Breathing, and the motor circuits that control it, are essential for life. At the core of respiratory circuits are Dbx1-derived interneurons, which generate the rhythm and pattern of breathing, and phrenic motor neurons (MNs), which provide the final motor output that drives diaphragm muscle contractions during inspiration. Despite their critical function, the principles that dictate how respiratory circuits assemble are unknown. Here we show that coordinated activity of a type I cadherin (N-cadherin) and type II cadherins (Cadherin-6, -9, and -10) is required in both MNs and Dbx1-derived neurons to generate robust respiratory motor output. Both MN- and Dbx1-specific cadherin inactivation in mice during a critical developmental window results in perinatal lethality due to respiratory failure and a striking reduction in phrenic MN bursting activity. This combinatorial cadherin code is required to establish phrenic MN cell body and dendritic topography; surprisingly, however, cell body position appears to be dispensable for the targeting of phrenic MNs by descending respiratory inputs. Our findings demonstrate that type I and type II cadherins function cooperatively throughout the respiratory circuit to generate a robust breathing output and reveal novel strategies that drive the assembly of motor circuits.
All data generated or analysed during this study are included in the manuscript and supporting files; source data files have been provided for Figures 1,2,3,4 and 6.
- Polyxeni Philippidou
- Xin Duan
- Alicia N Vagnozzi
- Matthew T Moore
- Ritesh KC
- Lindsay A Schwarz
- Alicia N Vagnozzi
- Ritesh KC
The funders had no role in study design, data collection and interpretation, or the decision to submit the work for publication.
Animal experimentation: Mouse colony maintenance and handling was performed in compliance with protocols approved by the Institutional Animal Care Use Committee of Case Western Reserve University (assurance number: A-3145-01, protocol number: 2015-0180). Mice were housed in a 12-hour light/dark cycle in cages containing no more than five animals at a time.
- Anne E West, Duke University, United States
© 2022, Vagnozzi et al.
This article is distributed under the terms of the Creative Commons Attribution License permitting unrestricted use and redistribution provided that the original author and source are credited.
BMP signaling has a conserved function in patterning the dorsal-ventral body axis in Bilateria and the directive axis in anthozoan cnidarians. So far, cnidarian studies have focused on the role of different BMP signaling network components in regulating pSMAD1/5 gradient formation. Much less is known about the target genes downstream of BMP signaling. To address this, we generated a genome-wide list of direct pSMAD1/5 target genes in the anthozoan Nematostella vectensis, several of which were conserved in Drosophila and Xenopus. Our ChIP-seq analysis revealed that many of the regulatory molecules with documented bilaterally symmetric expression in Nematostella are directly controlled by BMP signaling. We identified several so far uncharacterized BMP-dependent transcription factors and signaling molecules, whose bilaterally symmetric expression may be indicative of their involvement in secondary axis patterning. One of these molecules is zswim4-6, which encodes a novel nuclear protein that can modulate the pSMAD1/5 gradient and potentially promote BMP-dependent gene repression.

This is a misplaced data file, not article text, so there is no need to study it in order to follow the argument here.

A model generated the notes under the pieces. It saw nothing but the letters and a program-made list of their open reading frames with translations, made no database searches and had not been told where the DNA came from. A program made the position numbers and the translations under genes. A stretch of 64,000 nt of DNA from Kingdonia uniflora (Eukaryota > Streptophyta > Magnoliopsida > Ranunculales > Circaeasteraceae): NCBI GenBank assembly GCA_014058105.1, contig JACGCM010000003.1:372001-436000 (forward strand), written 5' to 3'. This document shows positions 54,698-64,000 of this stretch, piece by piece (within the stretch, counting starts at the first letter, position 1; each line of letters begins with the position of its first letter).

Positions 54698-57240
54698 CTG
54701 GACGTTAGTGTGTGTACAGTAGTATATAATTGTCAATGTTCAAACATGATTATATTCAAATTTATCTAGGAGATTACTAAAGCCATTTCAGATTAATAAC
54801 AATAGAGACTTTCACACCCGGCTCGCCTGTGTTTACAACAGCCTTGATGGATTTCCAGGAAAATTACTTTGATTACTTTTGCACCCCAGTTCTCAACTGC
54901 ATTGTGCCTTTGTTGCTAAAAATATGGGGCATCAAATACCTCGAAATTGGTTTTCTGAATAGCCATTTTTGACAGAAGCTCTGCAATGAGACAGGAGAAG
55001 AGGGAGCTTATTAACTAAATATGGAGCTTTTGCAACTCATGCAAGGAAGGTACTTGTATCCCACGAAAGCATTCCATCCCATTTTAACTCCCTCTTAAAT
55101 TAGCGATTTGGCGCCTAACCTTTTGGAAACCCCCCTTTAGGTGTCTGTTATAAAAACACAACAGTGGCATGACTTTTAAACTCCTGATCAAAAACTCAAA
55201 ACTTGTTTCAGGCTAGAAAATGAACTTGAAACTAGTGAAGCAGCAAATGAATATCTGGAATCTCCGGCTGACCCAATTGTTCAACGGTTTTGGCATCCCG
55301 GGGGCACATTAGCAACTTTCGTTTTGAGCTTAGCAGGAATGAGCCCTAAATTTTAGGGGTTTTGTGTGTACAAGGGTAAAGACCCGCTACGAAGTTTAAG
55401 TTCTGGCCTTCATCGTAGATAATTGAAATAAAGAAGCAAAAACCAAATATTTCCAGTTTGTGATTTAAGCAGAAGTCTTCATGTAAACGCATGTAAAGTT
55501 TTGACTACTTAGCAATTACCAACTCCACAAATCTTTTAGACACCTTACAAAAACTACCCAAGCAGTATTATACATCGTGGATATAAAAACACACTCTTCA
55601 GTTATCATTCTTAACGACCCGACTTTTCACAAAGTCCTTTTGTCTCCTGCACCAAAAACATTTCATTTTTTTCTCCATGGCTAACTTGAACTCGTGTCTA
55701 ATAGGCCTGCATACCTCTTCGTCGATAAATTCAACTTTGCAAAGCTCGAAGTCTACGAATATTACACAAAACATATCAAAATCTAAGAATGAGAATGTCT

Background: Fetal growth restriction (FGR) is a pregnancy complication in which a newborn fails to achieve its growth potential, increasing the risk of perinatal morbidity and mortality. Chronic maternal gestational hypoxia, as well as placental insufficiency are associated with increased FGR incidence; however, the molecular mechanisms underlying FGR remain unknown.
Methods: Pregnant mice were subjected to acute or chronic hypoxia (12.5% O2) resulting in reduced fetal weight. Placenta oxygen transport was assessed by blood oxygenation level dependent (BOLD) contrast magnetic resonance imaging (MRI). The placentae were analyzed via immunohistochemistry and in situ hybridization. Human placentae were selected from FGR and matched controls and analyzed by immunohistochemistry (IHC). Maternal and cord sera were analyzed by mass spectrometry.
Results: We show that murine acute and chronic gestational hypoxia recapitulates FGR phenotype and affects placental structure and morphology. Gestational hypoxia decreased labyrinth area, increased the incidence of red blood cells (RBCs) in the labyrinth while expanding the placental spiral arteries (SpA) diameter. Hypoxic placentae exhibited higher hemoglobin-oxygen affinity compared to the control. Placental abundance of Bisphosphoglycerate mutase (BPGM) was upregulated in the syncytiotrophoblast and spiral artery trophoblast cells (SpA TGCs) in the murine gestational hypoxia groups compared to the control. Hif1a levels were higher in the acute hypoxia group compared to the control. In contrast, human FGR placentae exhibited reduced BPGM levels in the syncytiotrophoblast layer compared to placentae from healthy uncomplicated pregnancies. Levels of 2,3 BPG, the product of BPGM, were lower in cord serum of human FGR placentae compared to control. Polar expression of BPGM, was found in both human and mouse placentae syncytiotrophoblast, with higher expression facing the maternal circulation. Moreover, in the murine SpA TGCs expression of BPGM was concentrated exclusively in the apical cell side, in direct proximity to the maternal circulation.
Conclusions: This study suggests a possible involvement of placental BPGM in maternal-fetal oxygen transfer, and in the pathophysiology of FGR.
Funding: This work was supported by the Weizmann Krenter Foundation and the Weizmann - Ichilov (Tel Aviv Sourasky Medical Center) Collaborative Grant in Biomedical Research, and by the Minerva Foundation (to MN), by the ISF KillCorona grant 3777/19 (to MN, MK).